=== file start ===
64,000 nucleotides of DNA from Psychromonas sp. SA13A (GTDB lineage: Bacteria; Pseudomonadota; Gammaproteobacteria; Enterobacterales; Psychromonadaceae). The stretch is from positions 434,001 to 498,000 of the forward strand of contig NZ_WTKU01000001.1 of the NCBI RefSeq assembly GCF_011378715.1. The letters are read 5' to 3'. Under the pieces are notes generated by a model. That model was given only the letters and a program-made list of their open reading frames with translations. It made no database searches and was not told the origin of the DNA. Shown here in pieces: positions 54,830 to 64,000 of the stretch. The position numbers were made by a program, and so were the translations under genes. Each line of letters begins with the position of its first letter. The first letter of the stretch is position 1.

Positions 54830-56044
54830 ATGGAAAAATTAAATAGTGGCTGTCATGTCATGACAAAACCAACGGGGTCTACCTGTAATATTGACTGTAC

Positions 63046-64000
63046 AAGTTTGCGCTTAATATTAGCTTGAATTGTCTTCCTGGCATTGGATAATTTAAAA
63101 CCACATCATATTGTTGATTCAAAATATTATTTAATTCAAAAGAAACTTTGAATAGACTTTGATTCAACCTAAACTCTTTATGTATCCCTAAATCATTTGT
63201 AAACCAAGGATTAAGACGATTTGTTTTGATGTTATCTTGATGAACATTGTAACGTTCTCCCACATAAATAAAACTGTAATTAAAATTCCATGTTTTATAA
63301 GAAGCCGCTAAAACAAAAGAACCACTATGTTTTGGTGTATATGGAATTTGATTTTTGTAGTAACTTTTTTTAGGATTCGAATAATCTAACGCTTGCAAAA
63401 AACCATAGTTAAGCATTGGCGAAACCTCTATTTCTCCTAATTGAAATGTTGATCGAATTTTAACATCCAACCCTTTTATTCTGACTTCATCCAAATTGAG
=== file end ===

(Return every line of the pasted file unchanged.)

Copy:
64,000 nucleotides of DNA from Psychromonas sp. SA13A (GTDB lineage: Bacteria; Pseudomonadota; Gammaproteobacteria; Enterobacterales; Psychromonadaceae). The stretch is from positions 434,001 to 498,000 of the forward strand of contig NZ_WTKU01000001.1 of the NCBI RefSeq assembly GCF_011378715.1. The letters are read 5' to 3'. Under the pieces are notes generated by a model. That model was given only the letters and a program-made list of their open reading frames with translations. It made no database searches and was not told the origin of the DNA. Shown here in pieces: positions 54,830 to 64,000 of the stretch. The position numbers were made by a program, and so were the translations under genes. Each line of letters begins with the position of its first letter. The first letter of the stretch is position 1.

Positions 54830-56044
54830 ATGGAAAAATTAAATAGTGGCTGTCATGTCATGACAAAACCAACGGGGTCTACCTGTAATATTGACTGTAC

Positions 63046-64000
63046 AAGTTTGCGCTTAATATTAGCTTGAATTGTCTTCCTGGCATTGGATAATTTAAAA
63101 CCACATCATATTGTTGATTCAAAATATTATTTAATTCAAAAGAAACTTTGAATAGACTTTGATTCAACCTAAACTCTTTATGTATCCCTAAATCATTTGT
63201 AAACCAAGGATTAAGACGATTTGTTTTGATGTTATCTTGATGAACATTGTAACGTTCTCCCACATAAATAAAACTGTAATTAAAATTCCATGTTTTATAA
63301 GAAGCCGCTAAAACAAAAGAACCACTATGTTTTGGTGTATATGGAATTTGATTTTTGTAGTAACTTTTTTTAGGATTCGAATAATCTAACGCTTGCAAAA
63401 AACCATAGTTAAGCATTGGCGAAACCTCTATTTCTCCTAATTGAAATGTTGATCGAATTTTAACATCCAACCCTTTTATTCTGACTTCATCCAAATTGAG